While Q School is an unnerving experience for players, it appears a lucrative one for the European Tour.
To the untrained eye, the 156 young men who plot their way around the silky fairways of Spain’s PGA Catalunya Resort this week are a step away from ‘living the dream’.
But to those in the know, this is the annual depiction of one of the most fraught and poignant moments in professional sport. Where after more than 900 shots over 14 gruelling rounds, the line between success and failure can hinge on a solitary stroke.
Welcome to Q School – the ‘other’ side of professional golf.
Since 1976, the European Tour’s Qualifying School has been held at the end of each season to establish which players, not otherwise exempt, will gain their playing privileges on the Tour for the following season through a qualifying competition.
While most of us have an entire calendar year to position ourselves for a promotion, having boozed and sucked up to all the relevant figures of authority; for golfers, this is it.
By the end of the week in Spain, a player who progressed through all three stages of qualifying will have played 252 holes, every one of them under immense pressure.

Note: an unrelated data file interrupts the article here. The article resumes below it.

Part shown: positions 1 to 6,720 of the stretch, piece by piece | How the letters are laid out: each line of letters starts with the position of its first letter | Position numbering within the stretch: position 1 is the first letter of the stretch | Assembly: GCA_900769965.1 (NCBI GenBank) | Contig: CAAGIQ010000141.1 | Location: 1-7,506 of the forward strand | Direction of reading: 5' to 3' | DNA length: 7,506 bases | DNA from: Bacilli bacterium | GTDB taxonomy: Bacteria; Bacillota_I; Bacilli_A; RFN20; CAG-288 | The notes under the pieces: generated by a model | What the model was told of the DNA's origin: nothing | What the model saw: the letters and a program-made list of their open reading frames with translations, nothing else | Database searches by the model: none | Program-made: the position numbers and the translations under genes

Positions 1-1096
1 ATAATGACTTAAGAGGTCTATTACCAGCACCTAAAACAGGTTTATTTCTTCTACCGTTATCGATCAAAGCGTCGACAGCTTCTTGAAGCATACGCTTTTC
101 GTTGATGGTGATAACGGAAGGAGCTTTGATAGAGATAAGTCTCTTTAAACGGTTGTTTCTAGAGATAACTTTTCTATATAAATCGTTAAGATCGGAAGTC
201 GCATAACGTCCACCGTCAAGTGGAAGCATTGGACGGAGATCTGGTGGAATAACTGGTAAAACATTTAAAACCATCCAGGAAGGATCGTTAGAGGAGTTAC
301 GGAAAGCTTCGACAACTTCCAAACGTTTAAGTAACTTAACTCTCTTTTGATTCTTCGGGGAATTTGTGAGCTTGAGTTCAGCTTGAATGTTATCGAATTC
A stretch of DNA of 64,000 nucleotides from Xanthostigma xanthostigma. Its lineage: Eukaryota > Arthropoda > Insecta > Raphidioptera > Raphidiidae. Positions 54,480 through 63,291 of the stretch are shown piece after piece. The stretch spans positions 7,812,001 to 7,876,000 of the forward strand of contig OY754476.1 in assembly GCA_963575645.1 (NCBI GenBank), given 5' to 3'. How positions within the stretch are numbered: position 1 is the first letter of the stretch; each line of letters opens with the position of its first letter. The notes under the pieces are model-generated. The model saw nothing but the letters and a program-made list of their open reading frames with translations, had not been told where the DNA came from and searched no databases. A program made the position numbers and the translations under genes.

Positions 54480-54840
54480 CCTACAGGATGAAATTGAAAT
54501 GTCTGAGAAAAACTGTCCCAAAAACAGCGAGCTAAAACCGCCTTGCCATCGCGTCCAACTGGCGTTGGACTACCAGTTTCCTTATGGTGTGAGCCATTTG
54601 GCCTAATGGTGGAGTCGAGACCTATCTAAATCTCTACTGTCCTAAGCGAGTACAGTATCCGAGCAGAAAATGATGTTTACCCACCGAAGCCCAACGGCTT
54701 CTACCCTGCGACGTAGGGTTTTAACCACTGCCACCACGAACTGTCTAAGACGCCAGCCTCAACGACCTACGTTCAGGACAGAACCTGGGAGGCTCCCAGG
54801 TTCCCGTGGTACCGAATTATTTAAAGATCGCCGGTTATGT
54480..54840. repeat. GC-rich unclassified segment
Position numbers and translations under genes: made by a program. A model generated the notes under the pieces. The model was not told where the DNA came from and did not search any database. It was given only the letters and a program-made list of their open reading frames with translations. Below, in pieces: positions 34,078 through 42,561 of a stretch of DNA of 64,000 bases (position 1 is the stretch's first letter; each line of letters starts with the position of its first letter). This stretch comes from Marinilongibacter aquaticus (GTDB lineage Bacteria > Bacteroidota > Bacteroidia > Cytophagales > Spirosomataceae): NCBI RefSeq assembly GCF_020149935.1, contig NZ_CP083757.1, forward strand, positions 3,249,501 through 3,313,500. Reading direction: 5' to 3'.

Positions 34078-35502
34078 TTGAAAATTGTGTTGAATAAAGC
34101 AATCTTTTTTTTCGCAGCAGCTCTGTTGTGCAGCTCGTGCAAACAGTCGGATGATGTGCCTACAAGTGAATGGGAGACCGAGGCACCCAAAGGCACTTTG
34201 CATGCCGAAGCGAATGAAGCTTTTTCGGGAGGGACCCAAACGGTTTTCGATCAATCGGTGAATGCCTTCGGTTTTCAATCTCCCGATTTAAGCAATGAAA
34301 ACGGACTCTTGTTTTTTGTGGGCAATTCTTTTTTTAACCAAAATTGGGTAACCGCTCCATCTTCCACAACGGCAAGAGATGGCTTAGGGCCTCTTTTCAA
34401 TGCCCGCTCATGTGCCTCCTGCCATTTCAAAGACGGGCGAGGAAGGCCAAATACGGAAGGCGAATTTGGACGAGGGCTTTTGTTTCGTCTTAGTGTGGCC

2011 Open winner and Your Golf Travel ambassador Darren Clarke is among several success stories to have come through the rigorous qualifying process to earn their place on the European Tour.
It’s a long, tough road for one of golf’s most coveted prizes – a spot on Tour and a place among the golfing elite – and one that many emerge from empty-handed.
Of the 968 hopefuls who joined the race at different stages of this year’s qualifying, only the top 25 will leave Catalunya with a Tour card for next season.
For many of the rest, another 12 months in the club shop awaits.
Regardless of whose dreams are made and whose hopes are dashed, the outcome appears a positive one, at least financially, for the European Tour.
The first stage of this year’s qualifying saw 744 players tee-off – each forking out the £1,350 fee for a crack at the big time.
Do the simple math and that’s almost 1.2 million euros in the Tour’s back pocket.
It’s a figure not to be sneezed at, especially when you consider the prize pool up for grabs at each stage of qualifying.
Did I say prize pool? It’s more of a prize puddle.
A mere 5,000 euros was shared between the top five players at each of the 12 sections of the opening two qualifying stages – a total handout of 60,000 euros.
The winner of each stage pocketed 1,800 euros (£1,519 – their entry fee back, with change), while fifth position received 450 euros – barely enough to cover their accommodation for the week.
It’s a tough school indeed.
Do you think the European Tour should award more prize money for entrants in its Qualifying School? Join the debate by posting a comment below.